In 2001, President George W. Bush enacted the No Child Left Behind Act of 2001 to reform and revitalize the education system. NCLB enjoyed support from both Democrats and Republicans and was implemented through the nation’s public schools. The main criterion for education reform under NCLB was two-part: setting high standards and establishing measurable goals by which schools (and the states they belonged to) would be assessed for future funding. There is no set national standard for achievement. These new standards would be established by the states autonomously.
In its efforts to measure the performance of each school and the individual achievements, NCLB has met both success and challenges. Some of the most visible results are:
- Standardized tests are conducted at all schools receiving federal funding
- Teachers, administrators are held accountable for their performance based on the achievement of the students
- Improved test scores for reading and math (The Department of Education points to the National Assessment of Educational Progress (NAEP) results, released in July 2005, showing improved student achievement in reading and math: (2006) No Child Left Behind Act Is Working, Department of Education
- Criticism that teachers are teaching to the test instead of being able to focus on comprehension and a broader non-Math and English-focused curriculum
- The focus on math and reading takes away from the other subjects such as, art, history
- Standards are punitive for children who learn differently, leaving disadvantaged children behind
- No concerted effort has been made to provide the support both students and teachers need to educate to the highest possible degree.
Education experts have long called for reforms to the education system. Among them is Linda Darling-Hammond, Charles E. Ducommun Professor of Education at Stanford University. Her most recent book The Flat World and Education: How America's Commitment to Equity Will Determine Our Future looks at the course of education in the U.S. and gives readers a view into where it is going and where it should go. She recently served in President Obama's education policy transition team.
Dr. Darling-Hammond’s assessment of the gap between U.S. school students and those from other countries in mathematics and graduating percentage (75% in the U.S. versus 95% elsewhere) puts the focus on some issues:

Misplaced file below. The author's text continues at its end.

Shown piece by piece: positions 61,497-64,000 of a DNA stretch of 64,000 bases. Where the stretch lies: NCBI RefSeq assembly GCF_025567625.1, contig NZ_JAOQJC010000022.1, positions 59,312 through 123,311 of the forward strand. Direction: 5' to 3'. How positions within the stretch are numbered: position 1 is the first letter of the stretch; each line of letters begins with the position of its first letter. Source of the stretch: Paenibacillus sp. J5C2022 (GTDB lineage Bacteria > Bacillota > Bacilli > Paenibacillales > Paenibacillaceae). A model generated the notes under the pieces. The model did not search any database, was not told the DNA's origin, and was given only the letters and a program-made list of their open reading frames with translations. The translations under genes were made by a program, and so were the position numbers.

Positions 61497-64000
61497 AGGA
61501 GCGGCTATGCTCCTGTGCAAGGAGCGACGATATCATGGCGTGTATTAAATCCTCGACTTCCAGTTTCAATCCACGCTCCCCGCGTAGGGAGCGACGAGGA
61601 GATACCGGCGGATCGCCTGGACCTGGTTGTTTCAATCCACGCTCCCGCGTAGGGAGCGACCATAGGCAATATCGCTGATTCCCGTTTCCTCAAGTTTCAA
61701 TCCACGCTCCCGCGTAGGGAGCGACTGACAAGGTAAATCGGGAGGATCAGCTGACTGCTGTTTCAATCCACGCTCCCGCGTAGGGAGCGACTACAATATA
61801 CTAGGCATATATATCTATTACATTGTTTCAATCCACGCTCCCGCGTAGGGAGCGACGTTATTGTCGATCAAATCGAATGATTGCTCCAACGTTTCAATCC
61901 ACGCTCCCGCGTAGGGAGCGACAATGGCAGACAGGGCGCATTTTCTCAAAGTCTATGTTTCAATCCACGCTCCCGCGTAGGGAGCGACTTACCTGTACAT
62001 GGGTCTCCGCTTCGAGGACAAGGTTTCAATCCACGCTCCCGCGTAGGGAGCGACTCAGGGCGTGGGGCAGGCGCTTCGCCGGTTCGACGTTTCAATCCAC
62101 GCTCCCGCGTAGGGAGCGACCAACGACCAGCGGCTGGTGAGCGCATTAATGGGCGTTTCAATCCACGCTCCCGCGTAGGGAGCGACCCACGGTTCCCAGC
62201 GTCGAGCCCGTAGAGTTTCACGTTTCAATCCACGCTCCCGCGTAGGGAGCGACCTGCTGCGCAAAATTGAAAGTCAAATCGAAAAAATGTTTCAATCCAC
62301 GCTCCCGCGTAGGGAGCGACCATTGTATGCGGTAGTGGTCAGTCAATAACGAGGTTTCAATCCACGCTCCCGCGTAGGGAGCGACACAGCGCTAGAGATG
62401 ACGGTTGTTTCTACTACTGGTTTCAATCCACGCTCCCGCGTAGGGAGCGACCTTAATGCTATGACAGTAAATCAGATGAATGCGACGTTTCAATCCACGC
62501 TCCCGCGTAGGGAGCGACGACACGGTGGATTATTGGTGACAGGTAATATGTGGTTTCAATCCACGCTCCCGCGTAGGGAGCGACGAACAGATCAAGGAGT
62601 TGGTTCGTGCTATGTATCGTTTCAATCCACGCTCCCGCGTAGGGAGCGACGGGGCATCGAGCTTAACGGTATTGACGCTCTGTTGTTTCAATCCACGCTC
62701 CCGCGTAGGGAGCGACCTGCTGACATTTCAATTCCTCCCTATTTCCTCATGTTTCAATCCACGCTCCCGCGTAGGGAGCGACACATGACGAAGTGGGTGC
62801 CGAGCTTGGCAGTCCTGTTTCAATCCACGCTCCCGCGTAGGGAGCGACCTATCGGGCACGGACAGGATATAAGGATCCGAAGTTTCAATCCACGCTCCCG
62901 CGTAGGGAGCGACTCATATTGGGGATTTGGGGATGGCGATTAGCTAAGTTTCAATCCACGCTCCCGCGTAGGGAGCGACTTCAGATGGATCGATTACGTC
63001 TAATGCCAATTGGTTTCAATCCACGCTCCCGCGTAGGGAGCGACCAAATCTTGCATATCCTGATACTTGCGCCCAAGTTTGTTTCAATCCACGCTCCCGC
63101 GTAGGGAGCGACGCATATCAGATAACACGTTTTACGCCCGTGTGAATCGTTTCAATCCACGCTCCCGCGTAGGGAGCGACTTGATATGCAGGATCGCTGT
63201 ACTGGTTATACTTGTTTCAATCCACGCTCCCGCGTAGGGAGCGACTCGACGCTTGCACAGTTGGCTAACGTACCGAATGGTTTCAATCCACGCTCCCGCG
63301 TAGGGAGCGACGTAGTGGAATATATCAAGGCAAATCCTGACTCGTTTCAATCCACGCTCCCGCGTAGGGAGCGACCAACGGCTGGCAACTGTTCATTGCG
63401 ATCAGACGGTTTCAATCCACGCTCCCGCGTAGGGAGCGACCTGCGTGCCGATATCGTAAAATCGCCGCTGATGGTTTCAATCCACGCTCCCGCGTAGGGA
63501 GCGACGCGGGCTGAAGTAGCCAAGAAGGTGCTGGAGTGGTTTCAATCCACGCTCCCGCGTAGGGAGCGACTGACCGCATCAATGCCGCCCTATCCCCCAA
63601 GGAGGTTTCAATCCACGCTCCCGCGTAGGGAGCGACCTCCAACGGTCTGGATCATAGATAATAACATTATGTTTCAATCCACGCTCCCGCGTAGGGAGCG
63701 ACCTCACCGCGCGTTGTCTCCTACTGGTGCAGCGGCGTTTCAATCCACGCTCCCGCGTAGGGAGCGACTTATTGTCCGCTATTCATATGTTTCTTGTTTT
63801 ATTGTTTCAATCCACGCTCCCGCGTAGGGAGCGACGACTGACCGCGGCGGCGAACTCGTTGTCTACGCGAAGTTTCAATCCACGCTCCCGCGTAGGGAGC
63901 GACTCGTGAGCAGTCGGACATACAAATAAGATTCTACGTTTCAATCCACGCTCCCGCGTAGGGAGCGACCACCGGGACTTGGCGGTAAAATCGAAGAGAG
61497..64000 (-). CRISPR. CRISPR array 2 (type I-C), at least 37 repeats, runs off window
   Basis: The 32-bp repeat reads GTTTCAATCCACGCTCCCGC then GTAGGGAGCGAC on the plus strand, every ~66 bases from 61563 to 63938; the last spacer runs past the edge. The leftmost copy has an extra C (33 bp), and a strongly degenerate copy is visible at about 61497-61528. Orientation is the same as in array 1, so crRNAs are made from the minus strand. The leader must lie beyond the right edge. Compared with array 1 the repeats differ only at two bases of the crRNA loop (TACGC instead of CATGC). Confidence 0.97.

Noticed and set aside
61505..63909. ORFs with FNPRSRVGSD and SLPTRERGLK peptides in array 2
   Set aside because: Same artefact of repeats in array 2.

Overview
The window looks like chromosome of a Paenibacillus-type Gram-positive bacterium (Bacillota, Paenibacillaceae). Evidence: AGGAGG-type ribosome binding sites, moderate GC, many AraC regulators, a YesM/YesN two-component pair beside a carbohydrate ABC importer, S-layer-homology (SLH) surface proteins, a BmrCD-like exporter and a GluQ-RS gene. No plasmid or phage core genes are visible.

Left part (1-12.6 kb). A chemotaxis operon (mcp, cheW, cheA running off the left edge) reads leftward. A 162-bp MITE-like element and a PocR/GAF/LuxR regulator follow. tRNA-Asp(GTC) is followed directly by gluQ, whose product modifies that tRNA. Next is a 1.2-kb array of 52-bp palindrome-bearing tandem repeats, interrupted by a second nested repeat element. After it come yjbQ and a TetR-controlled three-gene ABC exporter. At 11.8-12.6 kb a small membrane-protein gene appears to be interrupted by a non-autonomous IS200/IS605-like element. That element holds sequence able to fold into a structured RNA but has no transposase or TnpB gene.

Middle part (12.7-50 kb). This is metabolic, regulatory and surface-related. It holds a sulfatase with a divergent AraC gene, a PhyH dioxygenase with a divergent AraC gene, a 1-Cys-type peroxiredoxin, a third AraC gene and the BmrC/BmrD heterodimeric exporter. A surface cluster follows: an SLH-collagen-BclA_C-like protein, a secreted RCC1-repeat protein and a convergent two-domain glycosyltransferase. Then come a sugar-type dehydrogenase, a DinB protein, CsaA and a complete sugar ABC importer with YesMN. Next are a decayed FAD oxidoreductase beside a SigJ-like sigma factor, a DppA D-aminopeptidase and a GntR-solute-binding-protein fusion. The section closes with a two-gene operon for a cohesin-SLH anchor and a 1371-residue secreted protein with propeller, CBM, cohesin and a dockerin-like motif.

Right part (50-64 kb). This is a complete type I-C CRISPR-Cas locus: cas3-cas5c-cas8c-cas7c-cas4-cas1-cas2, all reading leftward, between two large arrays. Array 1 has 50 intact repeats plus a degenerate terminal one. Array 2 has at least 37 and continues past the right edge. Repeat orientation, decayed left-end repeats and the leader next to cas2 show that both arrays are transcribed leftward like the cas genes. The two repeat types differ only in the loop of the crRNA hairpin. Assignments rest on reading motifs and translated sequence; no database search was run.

“Most high-achieving countries not only provide high-quality universal preschool and healthcare for children; they also fund their schools centrally and equally, with additional funds going to the neediest schools. Furthermore, they support a better-prepared teaching force—funding competitive salaries and high-quality teacher education, mentoring and ongoing professional development for all teachers. NCLB's answer to the problem of preparing teachers for the increasingly challenging job they face has been to call for alternative routes that often reduce training for the teachers of the poor.
“Finally, high-achieving nations focus their curriculums on critical thinking and problem solving, using exams that require students to conduct research and scientific investigations, solve complex real-world problems and defend their ideas orally and in writing.”
- Zero to Five Plan—fund early childcare and education in preparation for kindergarten
- Expand Early Head Start and Head Start
- Provide affordable, high-quality child care
- Support high-quality schools and close low-performing charter schools
- Make math and science education a national priority
- Address the high-school dropout crisis
- Expand high-quality afterschool opportunities
- Support English language learners
- Focus efforts on teachers:
- Recruit and provide education scholarships
- Prepare teachers through training and support
- Improve faculty retention through mentoring programs
- Reward high-achieving teachers through structured incentive programs
NCLB expired in 2007 and has not been reauthorized. With the tough requirements of NCLB, some states are looking at gloomy consequences in 2014 if they do not pass the standards set by the law.
Secretary of Education Arne Duncan has acknowledged, “There is no magic bullet for fixing education, and the best ideas will always come from the local level, where hardworking men and women in our schools are doing the hard work every day to educate our children.”
He went on to definitively state that the Department of Education will move forward to help ease the efforts of states as they try to meet the requirements of the law. “With the new school year fast approaching and still no bill to reform NCLB, it’s time to create a process for states to gain flexibility from key provisions of the law, provided that they are willing to embrace education reform.
“We will not be giving states a pass on accountability. There will be a high bar for states seeking flexibility within the law, working off a framework that the states themselves have put together with the Council of Chief State School Officers.”
A Department of Education spokesperson said that Secretary Duncan will push for waivers for states as Congress continues to work on passing a new law rewritten to uphold what worked in NCLB while addressing the areas where it did not.